Wabi-sabi elements can be seen in the hand-made aspects and playful imperfections. The influence from Western graphic design is obviously evident, but the usage of empty space, simple shapes and hand-made imperfections and textures indicate the underlying inspiration from the traditional ideals. It is intriguing how these designs possess the opposing atmosphere to the vivid and hectic landscape of the city.

Instead of being imposing and shouting the message, these posters gently allure attention. The refreshing emptiness around the typography and the images together with the pastel color palette and bold unpretentious lines catch the attention immediately and is pleasing to the eye due to the peacefulness it emits through the harmonious and well-composed design elements.

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He uses those qualities to create optical illusions. His posters portray a creative way of using negative space for his benefit. When white space is used in an intriguing manner, it transforms into foreground. He states that most design education is concerned with combining and sometimes inventing bits of content and it almost always overlooks the critically important part of the design that goes unnoticed: the background spaces and shapes.

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White space is like the glue that holds all the other elements in place. Clutter hides and distracts us from what is truly meaningful. This design philosophy can be especially seen in the products of Muji It is distinguished by its minimalism and respect towards nature. It emphases on recycling and avoids waste in production and packaging.

It also emphases a no-logo policy 56 , implying that only a little amount of money is used for marketing and advertisement. The products have a very earthly color palette and all the product labels are the same and indicate only the contents of the product.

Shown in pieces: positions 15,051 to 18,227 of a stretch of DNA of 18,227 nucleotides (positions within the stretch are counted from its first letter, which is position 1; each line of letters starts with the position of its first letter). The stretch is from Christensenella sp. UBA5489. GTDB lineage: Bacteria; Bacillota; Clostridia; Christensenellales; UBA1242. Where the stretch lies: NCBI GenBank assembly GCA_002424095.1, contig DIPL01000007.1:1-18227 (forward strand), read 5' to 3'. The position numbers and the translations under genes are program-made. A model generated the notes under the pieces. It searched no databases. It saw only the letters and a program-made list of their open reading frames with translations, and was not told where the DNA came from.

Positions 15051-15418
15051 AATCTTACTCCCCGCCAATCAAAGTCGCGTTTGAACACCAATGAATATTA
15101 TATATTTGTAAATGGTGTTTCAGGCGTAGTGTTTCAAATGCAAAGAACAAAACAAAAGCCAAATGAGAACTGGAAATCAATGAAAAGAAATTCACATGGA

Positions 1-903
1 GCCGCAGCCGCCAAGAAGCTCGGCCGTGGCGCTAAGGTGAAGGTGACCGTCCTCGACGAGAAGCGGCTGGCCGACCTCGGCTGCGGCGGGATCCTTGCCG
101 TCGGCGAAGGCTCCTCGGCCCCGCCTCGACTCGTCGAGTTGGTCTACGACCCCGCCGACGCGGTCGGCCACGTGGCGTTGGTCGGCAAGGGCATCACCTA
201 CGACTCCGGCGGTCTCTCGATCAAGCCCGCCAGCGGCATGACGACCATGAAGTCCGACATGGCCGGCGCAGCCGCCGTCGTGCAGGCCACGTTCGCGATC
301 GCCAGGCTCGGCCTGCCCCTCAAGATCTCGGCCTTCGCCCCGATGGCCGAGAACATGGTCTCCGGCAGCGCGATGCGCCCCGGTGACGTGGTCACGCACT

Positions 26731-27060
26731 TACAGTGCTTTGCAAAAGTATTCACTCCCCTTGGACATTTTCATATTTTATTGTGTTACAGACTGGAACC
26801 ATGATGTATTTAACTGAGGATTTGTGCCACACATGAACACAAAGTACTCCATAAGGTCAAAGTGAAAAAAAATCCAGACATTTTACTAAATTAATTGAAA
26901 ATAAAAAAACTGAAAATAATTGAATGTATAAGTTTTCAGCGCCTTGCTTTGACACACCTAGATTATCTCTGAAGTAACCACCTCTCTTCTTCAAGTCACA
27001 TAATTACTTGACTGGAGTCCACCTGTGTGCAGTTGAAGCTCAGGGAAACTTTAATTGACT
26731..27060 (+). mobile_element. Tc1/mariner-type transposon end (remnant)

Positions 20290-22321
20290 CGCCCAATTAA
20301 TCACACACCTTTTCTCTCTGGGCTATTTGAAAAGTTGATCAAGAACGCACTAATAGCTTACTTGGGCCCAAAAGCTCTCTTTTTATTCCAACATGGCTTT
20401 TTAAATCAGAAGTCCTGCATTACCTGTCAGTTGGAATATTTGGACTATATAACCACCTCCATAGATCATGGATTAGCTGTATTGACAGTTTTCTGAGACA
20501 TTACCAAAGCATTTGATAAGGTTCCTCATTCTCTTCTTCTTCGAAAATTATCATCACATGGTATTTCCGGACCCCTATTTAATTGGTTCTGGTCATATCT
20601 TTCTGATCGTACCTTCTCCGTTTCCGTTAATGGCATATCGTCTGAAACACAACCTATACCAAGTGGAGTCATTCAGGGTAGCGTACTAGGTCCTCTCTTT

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Modern Japan: Origins Of The Mind: Japanese Mentality And Tradition In Contemporary Life

The photograph below of a man surrounded by void basically summarizes the ideology of Muji. The man on the photograph looks so small and humble amongst the vast greatness of void, which fits in with their ideology that man is not the center of the world, but equal to everything and that nature cannot be controlled; instead, we should strive for harmony with it. It shows how daily life serves as a great source for design. The goal was to redesign familiar objects in a unique way to create new experiences and ways to use them. Some of the objects were made to make our daily lives more beautiful and our daily routines more enjoyable.

Some objects did the opposite; in fact some became harder to use in order to convey a serious message. Making a little but substantial alteration to the design, changed its purpose: instead of being just a toilet paper roll, it now serves as a reminder of our wasteful and unsustainable habits and that we should cut down and slow consumption of paper. Matches were redesigned in a way that they look like real twigs from a tree to remind us of diminishing forests. These redesigned products are all about preservation and renewal by making simple, yet thoughtful alterations.


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The chocolate bar may seem at first just like an ordinary cute pattern, but because of the cut of the pattern, you will end up eating less chocolate, resulting in fewer consumed calories. This reminds the audience to cut down sugar consumption, because of the numerous underlying health hazards. The title of the book means changing the traditional into totally new ideas, such as changing its original design, including shapes, functions and concepts.

These works are about the products of daily life, like square tissue and redesigning pasta. Designers should face the real needs of our daily life that could help them to find the real meaning of contemporary product design. In order for us to make an aesthetic judgment of an ordinary object, we must first experience that object in a different form, giving it greater significance than the other, similar, objects around it. The design imitates the skin textures of real fruits. They bring out a new simplistic, refreshing take on packaging design that unquestionably stands out from the rest of the food market.

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The simplicity of the design puts the emphasis on the function and essence of the object. It also makes us face the reality that we tend to forget or simply ignore where for example our food comes from and therefore we could create more awareness with more design approaches like this.